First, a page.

Grafting a scion onto a rootstock results in physical and physiological changes in plant growth and development, which can affect tree vigor, productivity, and tolerance to stress and disease. Huanglongbing (HLB) is one of the most destructive citrus diseases and has become endemic in Florida since its introduction in 2005. It is associated with the phloem-limited bacteria Candidatus Liberibacter asiaticus (CLas), which cause severe metabolic disruptions in affected plants. Although most scion cultivars are highly susceptible, some rootstock cultivars are tolerant and allow the grafted tree to cope better with the disease. The objectives of this study were to identify rootstock traits that can be used to assess cultivars under controlled greenhouse conditions in advance of longer-term field trials. We used 10 commercially important rootstocks with different genetic backgrounds and known field performance in graft combination with ‘Valencia’ sweet orange scion. Trees were graft-inoculated with CLas and compared against mock-inoculated trees. Tree health and CLas populations were assessed regularly, and root growth was monitored using a minirhizotron imaging system. Plants were excavated and destructively sampled 21 months after inoculation to assess biomass distributions and other CLas-induced effects. We found significant differences between healthy and infected trees for most variables measured, regardless of the rootstock. In contrast to leaf CLas titers, root titers were significantly influenced by the rootstock, and highest levels were measured for ‘Ridge’ sweet orange and sour orange. Root growth and root biomasses were reduced upon infection but differences among rootstocks did not always agree with reported field performances. Despite severe biomass reductions plants maintained their relative distribution of biomass among different components of the root system, and no dead roots were observed. Root respiration was reduced by CLas infection and was overall higher in tolerant cultivars suggesting its potential as a physiological marker. This study improves our knowledge about the strengths and weaknesses of assessing rootstock traits of grafted trees in a controlled greenhouse setting. Results from the study suggest that in addition to HLB tolerance, other rootstock traits will ultimately have major contributions to field survival and productivity of the grafted trees in an HLB endemic production environment.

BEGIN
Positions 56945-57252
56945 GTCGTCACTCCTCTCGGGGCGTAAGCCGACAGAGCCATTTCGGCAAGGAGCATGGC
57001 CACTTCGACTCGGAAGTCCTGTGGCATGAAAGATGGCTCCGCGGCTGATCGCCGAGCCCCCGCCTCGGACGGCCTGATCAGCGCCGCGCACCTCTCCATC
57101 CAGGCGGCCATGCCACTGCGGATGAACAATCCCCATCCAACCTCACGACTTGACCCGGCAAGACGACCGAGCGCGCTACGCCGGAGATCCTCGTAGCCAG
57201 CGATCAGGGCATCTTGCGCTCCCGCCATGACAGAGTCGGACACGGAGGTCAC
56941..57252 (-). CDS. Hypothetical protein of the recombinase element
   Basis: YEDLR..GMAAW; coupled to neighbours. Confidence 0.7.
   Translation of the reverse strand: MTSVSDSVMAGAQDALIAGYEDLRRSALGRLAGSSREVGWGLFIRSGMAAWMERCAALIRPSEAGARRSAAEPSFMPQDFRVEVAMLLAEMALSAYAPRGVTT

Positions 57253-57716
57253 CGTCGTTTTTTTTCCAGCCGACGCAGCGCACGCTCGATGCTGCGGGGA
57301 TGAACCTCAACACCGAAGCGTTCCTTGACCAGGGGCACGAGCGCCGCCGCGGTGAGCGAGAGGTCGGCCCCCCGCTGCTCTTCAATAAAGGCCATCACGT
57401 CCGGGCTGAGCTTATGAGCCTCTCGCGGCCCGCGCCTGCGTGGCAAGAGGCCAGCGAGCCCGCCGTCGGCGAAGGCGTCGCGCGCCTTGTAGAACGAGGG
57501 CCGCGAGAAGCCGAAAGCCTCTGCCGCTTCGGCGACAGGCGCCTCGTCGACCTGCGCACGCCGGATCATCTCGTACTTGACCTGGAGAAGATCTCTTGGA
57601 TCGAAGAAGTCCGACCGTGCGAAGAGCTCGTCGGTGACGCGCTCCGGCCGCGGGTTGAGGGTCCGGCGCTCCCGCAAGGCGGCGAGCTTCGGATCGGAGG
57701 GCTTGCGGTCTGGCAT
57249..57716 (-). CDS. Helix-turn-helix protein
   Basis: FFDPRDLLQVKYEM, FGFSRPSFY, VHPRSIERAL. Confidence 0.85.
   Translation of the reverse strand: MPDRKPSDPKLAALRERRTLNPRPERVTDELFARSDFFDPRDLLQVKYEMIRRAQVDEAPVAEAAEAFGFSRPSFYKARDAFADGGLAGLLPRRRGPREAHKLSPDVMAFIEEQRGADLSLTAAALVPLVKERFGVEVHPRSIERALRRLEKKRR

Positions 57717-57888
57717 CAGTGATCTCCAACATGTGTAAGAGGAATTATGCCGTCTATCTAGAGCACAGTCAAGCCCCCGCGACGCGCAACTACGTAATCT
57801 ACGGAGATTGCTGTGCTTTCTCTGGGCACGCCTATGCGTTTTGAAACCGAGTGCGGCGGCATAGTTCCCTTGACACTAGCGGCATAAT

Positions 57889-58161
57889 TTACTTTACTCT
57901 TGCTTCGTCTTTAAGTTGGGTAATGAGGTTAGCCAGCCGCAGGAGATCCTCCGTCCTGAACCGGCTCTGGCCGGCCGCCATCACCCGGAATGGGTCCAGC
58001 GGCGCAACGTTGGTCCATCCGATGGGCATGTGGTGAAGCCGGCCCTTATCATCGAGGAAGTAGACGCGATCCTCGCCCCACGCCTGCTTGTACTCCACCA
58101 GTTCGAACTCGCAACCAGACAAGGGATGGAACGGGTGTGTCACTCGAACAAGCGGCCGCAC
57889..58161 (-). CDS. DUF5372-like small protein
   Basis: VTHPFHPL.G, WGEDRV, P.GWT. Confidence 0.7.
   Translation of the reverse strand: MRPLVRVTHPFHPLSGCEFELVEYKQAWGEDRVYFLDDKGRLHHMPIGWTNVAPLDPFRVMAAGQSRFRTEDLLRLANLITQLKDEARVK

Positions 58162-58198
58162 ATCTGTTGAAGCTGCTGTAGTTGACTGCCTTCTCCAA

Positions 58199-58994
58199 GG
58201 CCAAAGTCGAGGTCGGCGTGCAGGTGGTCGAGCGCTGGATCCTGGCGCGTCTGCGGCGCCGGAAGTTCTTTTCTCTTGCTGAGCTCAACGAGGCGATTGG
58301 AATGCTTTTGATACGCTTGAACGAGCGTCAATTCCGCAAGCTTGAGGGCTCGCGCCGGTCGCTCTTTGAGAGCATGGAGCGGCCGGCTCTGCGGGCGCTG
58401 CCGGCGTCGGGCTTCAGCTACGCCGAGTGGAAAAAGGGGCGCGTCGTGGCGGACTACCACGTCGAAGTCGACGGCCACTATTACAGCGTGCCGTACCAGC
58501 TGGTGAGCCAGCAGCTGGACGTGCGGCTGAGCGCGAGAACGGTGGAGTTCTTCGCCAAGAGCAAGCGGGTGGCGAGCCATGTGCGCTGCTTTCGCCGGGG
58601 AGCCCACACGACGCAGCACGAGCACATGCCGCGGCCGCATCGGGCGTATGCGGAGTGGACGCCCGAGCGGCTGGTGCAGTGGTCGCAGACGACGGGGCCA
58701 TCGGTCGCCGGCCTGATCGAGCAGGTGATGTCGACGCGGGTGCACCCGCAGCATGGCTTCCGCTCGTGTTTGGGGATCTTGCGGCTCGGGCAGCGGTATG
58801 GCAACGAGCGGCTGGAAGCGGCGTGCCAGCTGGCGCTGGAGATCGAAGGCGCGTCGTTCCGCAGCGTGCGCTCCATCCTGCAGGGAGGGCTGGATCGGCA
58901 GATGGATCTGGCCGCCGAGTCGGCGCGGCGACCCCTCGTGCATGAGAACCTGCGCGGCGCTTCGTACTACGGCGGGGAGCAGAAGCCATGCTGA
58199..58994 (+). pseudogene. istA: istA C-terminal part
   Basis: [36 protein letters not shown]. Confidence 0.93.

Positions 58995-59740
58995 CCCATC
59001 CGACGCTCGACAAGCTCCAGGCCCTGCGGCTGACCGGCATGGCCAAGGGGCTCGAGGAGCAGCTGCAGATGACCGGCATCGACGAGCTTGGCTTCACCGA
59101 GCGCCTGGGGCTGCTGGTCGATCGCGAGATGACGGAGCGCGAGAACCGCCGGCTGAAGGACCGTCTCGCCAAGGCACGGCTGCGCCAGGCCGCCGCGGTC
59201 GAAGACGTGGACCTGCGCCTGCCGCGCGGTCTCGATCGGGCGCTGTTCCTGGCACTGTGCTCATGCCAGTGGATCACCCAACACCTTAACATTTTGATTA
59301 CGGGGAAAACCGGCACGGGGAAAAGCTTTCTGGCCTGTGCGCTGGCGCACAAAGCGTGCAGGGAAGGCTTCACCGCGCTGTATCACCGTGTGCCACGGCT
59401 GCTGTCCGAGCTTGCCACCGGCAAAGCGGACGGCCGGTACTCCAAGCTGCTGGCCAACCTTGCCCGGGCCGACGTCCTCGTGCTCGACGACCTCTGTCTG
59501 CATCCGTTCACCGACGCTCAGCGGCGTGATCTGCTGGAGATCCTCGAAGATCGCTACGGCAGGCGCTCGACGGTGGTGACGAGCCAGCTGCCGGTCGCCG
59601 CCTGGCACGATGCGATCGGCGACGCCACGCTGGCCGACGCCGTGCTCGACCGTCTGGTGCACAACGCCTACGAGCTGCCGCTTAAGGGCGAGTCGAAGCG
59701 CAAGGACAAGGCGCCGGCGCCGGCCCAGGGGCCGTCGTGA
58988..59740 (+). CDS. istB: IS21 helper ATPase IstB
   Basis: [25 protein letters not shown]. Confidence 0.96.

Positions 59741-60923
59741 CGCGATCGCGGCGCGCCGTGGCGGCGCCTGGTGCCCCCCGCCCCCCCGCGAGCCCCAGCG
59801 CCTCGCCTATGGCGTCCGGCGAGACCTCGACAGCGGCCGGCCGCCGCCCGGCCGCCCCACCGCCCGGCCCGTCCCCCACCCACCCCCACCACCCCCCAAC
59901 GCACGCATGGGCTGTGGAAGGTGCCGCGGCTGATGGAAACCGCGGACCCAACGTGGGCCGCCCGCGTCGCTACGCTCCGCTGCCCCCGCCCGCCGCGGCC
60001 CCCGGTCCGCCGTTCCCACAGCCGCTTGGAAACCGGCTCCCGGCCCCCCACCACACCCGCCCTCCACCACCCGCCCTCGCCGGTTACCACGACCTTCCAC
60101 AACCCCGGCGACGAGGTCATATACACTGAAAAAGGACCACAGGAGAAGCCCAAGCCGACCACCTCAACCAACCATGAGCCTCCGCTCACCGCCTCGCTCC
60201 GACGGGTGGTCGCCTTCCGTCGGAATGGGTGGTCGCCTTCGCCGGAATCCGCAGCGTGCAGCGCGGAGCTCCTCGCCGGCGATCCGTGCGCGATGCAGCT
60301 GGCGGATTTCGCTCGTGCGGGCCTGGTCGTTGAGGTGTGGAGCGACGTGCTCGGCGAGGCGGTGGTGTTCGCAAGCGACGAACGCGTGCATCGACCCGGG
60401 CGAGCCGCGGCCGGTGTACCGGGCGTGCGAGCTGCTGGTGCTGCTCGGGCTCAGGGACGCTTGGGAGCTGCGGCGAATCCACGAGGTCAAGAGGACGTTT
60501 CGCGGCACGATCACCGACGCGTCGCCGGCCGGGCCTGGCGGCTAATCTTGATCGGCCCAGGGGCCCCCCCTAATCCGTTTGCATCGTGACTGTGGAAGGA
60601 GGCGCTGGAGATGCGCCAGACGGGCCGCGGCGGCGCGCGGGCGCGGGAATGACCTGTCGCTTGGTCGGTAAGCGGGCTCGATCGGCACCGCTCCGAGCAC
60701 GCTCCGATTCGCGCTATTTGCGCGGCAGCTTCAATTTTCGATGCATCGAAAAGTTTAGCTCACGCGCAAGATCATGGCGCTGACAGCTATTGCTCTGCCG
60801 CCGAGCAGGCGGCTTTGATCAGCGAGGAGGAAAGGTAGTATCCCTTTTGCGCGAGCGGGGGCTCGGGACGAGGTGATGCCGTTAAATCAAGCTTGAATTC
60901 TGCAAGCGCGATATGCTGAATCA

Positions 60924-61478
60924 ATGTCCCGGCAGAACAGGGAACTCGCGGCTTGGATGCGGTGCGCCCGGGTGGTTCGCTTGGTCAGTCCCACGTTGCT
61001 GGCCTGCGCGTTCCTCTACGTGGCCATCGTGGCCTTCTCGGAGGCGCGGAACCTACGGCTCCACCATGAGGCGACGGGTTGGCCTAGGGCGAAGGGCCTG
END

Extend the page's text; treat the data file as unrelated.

The devastating citrus disease huanglongbing (HLB) associated with the phloem-limited bacteria Candidatus Liberibacter asiaticus (CLas) has caused a more than 70% reduction in citrus production since its discovery in Florida in 2005. Most citrus scion cultivars are sensitive to HLB, whereas some cultivars used as rootstocks are tolerant. Using such tolerant rootstocks can help trees to cope better with the disease’s impact. Evaluating rootstock effects on a grafted scion in the field takes many years, but shorter-term evaluation is imperative to aid in rootstock selection for an HLB-endemic production environment. In this study, we investigated grafted healthy and CLas-infected citrus trees under controlled greenhouse conditions. The objectives were to identify traits suitable for assessing grafted tree tolerance in advance of longer-term field studies and aiding in the selection of superior rootstock cultivars. We assessed 10 commercially important rootstocks grafted with ‘Valencia’ sweet orange scion and with known field performance. At 6, 9, 15, and 21 months after graft inoculation (mai), leaf CLas titers were determined and canopy health was evaluated. Plants were destructively sampled at 21 mai to assess plant biomasses and other physiological and horticultural variables. There was little influence of the rootstock cultivar on CLas titers. Surprisingly, few HLB foliar disease symptoms and no differences in soluble and nonsoluble carbohydrate concentrations were measured in infected compared with healthy plants, despite high CLas titers and significant reductions in plant biomasses. Most trees on rootstocks with trifoliate orange parentage were less damaged by HLB than other rootstocks, although results did not always agree with reported field performance. Among the different variables measured, leaf size appeared to be most predictive for grafted tree assessment of HLB sensitivity. The results of this study provide a better understanding of the strengths and weaknesses of assessing rootstock influence on grafted tree performance in a controlled greenhouse environment. Although such studies provide valuable information for cultivar tolerance to HLB, other rootstock traits will ultimately contribute to field survival and productivity in an HLB endemic production environment.